Reversing a long-standing policy of not allowing quantities of used clothing to be brought into North Korea, customs officers working on the border with China have recently permitted travelers to bring in bundles of old clothes as long as these do not bear South Korean markings, sources in the region say.
North Korean travelers returning from China to the isolated, sanctions-hit state had avoided bringing in old clothes in recent years as the practice was deemed damaging to the country’s reputation, sources said.
“They did not even consider carrying old clothes into North Korea, as this wasn’t allowed,” one source said, speaking to RFA’s Korean Service from a Chinese city near the North Korean border.
“Now, North Korean travelers are looking for these clothes to bring in,” RFA’s source said, speaking on condition of anonymity.
Clothing brought into North Korea must not be too badly worn or bear labels indicating manufacture in the country’s rival South Korea, though, a Chinese trader traveling frequently between China and Pyongyang told RFA.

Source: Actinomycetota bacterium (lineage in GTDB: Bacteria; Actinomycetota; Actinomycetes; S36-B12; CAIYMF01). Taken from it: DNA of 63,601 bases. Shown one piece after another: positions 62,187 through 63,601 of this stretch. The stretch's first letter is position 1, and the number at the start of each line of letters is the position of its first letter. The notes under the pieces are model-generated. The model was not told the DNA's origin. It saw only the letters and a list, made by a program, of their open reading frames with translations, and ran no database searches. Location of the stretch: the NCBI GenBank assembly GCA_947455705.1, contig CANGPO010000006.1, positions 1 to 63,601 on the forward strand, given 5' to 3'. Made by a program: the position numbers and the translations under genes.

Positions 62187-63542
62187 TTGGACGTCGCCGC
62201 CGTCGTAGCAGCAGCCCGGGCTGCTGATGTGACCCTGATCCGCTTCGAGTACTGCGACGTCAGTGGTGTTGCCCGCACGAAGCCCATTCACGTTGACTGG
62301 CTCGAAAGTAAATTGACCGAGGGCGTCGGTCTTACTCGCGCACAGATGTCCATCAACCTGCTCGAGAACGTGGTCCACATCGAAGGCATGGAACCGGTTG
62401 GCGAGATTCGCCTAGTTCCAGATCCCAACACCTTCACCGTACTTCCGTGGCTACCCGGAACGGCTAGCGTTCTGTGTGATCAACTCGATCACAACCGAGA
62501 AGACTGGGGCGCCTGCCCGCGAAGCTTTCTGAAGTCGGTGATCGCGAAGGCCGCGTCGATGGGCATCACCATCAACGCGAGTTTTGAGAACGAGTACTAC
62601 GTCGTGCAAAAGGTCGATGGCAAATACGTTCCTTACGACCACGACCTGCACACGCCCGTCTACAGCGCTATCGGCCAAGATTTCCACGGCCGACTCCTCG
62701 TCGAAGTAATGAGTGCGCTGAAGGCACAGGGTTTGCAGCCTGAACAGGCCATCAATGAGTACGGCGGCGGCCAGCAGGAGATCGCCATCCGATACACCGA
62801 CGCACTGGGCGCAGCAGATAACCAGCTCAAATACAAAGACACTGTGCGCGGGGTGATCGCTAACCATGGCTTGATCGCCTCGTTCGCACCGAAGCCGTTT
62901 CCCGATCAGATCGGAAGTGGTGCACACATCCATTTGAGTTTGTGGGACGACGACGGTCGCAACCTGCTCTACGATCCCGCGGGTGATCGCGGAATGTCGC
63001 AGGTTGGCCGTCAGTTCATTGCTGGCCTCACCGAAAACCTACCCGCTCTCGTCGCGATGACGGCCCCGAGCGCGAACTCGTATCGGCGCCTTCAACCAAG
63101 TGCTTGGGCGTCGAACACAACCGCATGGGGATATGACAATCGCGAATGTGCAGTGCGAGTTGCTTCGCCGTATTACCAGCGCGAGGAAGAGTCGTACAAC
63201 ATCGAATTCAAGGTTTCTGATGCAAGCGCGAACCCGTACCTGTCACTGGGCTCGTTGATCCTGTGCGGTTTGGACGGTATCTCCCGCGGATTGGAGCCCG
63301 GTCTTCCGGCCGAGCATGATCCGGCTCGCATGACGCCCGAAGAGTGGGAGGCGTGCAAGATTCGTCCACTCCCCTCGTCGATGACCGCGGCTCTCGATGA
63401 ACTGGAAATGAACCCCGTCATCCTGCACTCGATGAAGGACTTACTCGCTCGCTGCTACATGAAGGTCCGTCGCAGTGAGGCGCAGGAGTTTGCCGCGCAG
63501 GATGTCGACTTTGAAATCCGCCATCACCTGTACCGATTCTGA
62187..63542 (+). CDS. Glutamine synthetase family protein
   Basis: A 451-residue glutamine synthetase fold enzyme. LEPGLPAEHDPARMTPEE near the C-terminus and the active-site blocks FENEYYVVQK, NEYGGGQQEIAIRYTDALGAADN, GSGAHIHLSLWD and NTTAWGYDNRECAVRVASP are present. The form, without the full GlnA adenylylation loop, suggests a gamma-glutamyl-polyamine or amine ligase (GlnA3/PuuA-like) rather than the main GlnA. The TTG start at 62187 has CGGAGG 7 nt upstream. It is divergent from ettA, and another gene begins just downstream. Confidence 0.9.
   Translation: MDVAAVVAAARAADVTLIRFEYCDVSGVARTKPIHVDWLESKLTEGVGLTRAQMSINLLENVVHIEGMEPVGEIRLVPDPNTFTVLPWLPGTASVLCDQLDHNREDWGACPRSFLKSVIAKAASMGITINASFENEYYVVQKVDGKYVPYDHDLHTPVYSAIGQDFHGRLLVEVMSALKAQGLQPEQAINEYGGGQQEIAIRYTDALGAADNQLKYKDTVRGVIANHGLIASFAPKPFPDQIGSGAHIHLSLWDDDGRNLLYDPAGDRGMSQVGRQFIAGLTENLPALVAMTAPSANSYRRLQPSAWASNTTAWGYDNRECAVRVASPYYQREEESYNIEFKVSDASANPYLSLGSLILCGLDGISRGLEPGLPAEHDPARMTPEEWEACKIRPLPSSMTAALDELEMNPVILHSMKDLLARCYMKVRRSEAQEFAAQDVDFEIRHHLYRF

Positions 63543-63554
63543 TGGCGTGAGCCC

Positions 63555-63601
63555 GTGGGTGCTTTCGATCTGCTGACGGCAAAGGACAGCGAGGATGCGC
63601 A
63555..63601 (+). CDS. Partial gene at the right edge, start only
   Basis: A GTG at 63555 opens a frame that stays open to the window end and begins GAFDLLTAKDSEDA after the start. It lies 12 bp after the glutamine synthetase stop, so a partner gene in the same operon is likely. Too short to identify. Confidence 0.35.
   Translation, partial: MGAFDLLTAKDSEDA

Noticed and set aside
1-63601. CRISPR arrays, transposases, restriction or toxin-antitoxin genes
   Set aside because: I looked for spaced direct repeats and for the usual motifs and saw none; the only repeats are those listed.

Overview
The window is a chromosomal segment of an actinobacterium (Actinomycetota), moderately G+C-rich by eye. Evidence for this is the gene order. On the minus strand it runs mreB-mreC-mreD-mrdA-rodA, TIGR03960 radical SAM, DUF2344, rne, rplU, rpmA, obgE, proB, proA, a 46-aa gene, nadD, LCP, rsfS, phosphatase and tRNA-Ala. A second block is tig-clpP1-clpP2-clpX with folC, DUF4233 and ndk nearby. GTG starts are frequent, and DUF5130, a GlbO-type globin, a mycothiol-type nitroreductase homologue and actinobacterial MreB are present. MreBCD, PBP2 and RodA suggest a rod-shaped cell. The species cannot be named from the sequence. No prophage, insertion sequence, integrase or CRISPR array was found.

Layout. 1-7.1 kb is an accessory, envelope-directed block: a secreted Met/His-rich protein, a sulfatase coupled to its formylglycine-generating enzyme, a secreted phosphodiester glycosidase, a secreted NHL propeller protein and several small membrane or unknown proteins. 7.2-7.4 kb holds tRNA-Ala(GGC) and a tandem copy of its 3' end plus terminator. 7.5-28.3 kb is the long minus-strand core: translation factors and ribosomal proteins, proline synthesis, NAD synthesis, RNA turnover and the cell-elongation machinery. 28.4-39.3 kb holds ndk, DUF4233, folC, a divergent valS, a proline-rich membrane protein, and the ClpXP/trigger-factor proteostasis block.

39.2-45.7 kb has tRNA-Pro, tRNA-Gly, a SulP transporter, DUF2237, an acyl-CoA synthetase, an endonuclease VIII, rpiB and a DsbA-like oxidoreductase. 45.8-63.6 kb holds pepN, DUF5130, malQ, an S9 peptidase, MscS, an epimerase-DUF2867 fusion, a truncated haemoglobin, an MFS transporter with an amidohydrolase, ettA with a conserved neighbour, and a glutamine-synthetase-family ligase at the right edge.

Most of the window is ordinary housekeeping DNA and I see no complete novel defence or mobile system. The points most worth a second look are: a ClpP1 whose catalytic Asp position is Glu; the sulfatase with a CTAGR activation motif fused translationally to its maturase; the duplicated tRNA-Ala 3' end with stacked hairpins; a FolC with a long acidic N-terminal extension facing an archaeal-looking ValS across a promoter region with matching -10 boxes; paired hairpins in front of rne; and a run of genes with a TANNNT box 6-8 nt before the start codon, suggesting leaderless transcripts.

“Jeans and women’s lingerie are also prohibited, as these are considered to promote a ‘delinquent look’ in their wearers and are subject to suppression,” he said.
Though travelers returning to North Korea are now allowed to bring used clothing into the country, no official order has been issued to this effect, so the reasons for the ban’s relaxation are still unclear, the source said.
Also speaking to RFA, a representative of a religious group providing humanitarian aid to residents of North Korea expressed surprise at the lifting of the ban.
“I have always wanted to collect clothes that were either almost new or in good condition being thrown away in South Korean apartment complexes, and send these to the North,” he said.
“But I couldn’t send them, because North Korea didn’t allow old clothes into the country.”
“In South Korea, even never-worn clothes are being thrown away if they are only slightly out of fashion,” a North Korean defector now living in the South said.
“Hearing that these clothes can now be collected, with the South Korean labels taken off, and sent to the people in my own country is great news,” he said.
Meanwhile, a source living in China’s Dandong city across the border from North Korea said that the lifting of the ban on old clothes is still so recent that “many Chinese traders doing business in North Korea still don’t know about it.”
“If this becomes more widely known, the number of peddlers doing business exclusively in old clothes will definitely increase.”
Reported by Joonho Kim for RFA’s Korean Service. Translated by Jackie Yoo. Written in English by Richard Finney.